|Art by Delilah|
Today is the birthday of the renaissance painter Alesso Baldovinetti, if you are not familar with his painting here is a link to some of the images of his oil paintings
His favourite method in wall-painting was to lay in his compositions in fresco and finish them a secco with a mixture of yolk of egg and liquid varnish.
At the end of the roman empire and up to the Renaissance period (15th century), this ancient technique was lost and replaced by oil paint and/or tempera. In Italy and Greece, olive oil was used to prepare pigment mixtures but the drying time was excessively long and tedious in the case of figures. This drawback led a German monk, Theophilus, in the 12th century to warn against paint recipes including olive oil (Schoedula Diversarum Artium). It was reported that Aetius Amidenus, a medical writer in the 5th century, mentioned the use of a drying oil as a varnish on paintings. Similarly, it seems that perilla oil was used in Japan in painting after addition of lead in the 8th century. In the 14th century, Cennino Cennini presented a painting procedure integrating tempera painting covered by light oily layers. read more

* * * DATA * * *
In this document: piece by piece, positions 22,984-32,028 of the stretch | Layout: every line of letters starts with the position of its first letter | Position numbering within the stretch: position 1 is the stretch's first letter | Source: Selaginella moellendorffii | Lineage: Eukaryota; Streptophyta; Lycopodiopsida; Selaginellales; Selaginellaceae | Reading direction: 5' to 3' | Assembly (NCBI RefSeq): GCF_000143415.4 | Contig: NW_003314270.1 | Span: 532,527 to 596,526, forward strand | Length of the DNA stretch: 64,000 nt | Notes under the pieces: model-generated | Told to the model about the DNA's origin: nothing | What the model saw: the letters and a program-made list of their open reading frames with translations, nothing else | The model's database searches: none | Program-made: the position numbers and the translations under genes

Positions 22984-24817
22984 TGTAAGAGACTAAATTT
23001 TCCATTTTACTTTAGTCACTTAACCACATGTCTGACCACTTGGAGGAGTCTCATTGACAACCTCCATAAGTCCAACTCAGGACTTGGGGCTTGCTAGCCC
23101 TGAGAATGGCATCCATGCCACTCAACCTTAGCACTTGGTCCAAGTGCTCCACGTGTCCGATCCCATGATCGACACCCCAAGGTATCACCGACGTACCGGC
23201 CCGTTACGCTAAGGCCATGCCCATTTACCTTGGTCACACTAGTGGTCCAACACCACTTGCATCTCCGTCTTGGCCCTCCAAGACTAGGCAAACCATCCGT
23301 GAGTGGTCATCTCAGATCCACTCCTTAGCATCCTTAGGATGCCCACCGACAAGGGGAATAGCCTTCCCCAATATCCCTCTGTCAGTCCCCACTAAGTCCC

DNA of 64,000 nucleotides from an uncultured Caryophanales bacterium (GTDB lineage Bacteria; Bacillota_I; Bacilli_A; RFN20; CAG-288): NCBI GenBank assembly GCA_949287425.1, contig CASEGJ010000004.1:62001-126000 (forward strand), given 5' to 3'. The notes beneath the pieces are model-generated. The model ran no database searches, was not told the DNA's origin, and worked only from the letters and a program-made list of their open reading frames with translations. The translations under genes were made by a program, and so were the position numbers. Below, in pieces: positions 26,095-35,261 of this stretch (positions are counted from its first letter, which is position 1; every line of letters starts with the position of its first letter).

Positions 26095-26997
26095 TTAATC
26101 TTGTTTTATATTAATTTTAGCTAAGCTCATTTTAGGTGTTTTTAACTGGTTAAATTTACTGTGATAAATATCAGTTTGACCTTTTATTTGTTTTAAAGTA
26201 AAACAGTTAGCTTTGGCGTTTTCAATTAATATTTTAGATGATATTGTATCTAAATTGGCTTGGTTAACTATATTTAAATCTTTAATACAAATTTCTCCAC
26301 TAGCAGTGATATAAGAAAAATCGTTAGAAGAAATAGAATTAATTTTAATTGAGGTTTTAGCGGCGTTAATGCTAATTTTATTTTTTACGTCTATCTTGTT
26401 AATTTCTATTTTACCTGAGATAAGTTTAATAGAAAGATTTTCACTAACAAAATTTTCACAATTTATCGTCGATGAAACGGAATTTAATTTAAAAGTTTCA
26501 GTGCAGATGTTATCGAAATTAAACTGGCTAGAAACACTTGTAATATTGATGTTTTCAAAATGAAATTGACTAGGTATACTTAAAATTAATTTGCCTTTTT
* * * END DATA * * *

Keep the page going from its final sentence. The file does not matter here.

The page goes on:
We set in our central heated home searching the internet for art supplies that are shipped right to our door and still we have excuses for not painting not having enough time. Sit down and really think about what the life of an artist was like in the 1400's. How hard it would be to even see art, to travel, to get supplies, and sell your work.
I am so lucky to be living in a time when I do not have to spend 100% of my daily just try to find enough to eat.
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